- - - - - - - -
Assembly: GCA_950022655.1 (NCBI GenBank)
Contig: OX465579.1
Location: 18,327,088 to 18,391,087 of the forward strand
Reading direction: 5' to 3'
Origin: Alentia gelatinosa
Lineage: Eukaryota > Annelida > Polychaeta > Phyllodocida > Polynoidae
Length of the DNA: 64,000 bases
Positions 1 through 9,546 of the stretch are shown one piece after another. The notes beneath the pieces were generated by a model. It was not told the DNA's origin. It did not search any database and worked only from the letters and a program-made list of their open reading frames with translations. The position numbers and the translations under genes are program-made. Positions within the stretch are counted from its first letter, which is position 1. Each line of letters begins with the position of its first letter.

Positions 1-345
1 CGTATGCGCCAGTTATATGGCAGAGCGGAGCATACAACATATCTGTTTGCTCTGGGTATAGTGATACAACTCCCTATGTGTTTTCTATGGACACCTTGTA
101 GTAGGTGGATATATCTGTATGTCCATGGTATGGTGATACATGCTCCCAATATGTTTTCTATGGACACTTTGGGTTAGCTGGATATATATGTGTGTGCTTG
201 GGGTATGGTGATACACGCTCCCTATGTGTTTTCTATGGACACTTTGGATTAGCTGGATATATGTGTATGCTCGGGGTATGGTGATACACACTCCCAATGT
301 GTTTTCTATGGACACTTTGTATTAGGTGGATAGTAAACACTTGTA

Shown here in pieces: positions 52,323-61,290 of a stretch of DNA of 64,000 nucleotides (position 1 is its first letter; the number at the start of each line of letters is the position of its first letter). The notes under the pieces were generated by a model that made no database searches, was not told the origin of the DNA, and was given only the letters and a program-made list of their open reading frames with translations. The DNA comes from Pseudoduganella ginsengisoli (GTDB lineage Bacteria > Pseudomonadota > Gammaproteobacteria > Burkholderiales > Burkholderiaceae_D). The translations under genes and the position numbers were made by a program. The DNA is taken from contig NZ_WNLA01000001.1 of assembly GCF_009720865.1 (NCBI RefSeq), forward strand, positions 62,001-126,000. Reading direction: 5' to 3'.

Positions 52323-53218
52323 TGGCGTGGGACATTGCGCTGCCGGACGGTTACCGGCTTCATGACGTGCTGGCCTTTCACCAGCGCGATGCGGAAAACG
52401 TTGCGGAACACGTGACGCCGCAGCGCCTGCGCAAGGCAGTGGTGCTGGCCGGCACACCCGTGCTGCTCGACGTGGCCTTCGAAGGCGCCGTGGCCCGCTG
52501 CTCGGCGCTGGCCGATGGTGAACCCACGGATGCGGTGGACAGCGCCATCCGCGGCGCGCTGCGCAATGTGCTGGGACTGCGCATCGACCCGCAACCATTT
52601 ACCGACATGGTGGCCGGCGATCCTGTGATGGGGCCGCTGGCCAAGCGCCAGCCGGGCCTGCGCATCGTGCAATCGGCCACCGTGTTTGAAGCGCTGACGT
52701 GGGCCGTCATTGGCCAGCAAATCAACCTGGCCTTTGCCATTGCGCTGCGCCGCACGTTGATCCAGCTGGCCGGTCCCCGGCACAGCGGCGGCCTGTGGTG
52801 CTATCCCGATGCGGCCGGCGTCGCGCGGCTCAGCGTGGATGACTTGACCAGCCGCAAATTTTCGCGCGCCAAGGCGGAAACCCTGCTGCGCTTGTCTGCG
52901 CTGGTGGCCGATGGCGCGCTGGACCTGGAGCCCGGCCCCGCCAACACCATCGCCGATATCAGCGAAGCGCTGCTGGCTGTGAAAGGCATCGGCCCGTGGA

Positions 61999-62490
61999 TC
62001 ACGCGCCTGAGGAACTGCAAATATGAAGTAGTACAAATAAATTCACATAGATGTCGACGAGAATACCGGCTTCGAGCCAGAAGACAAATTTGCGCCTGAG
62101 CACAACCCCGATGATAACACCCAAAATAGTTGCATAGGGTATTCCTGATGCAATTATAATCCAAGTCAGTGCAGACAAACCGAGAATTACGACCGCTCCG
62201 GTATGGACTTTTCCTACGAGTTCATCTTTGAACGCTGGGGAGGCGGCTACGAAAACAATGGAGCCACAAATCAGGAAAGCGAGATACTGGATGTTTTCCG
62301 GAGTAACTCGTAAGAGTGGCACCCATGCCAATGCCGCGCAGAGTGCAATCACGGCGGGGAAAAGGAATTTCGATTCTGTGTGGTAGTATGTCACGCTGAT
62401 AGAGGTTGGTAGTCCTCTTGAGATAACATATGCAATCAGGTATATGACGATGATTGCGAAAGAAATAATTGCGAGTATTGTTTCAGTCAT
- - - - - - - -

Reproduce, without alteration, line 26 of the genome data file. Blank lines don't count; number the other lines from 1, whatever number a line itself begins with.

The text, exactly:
62101 CACAACCCCGATGATAACACCCAAAATAGTTGCATAGGGTATTCCTGATGCAATTATAATCCAAGTCAGTGCAGACAAACCGAGAATTACGACCGCTCCG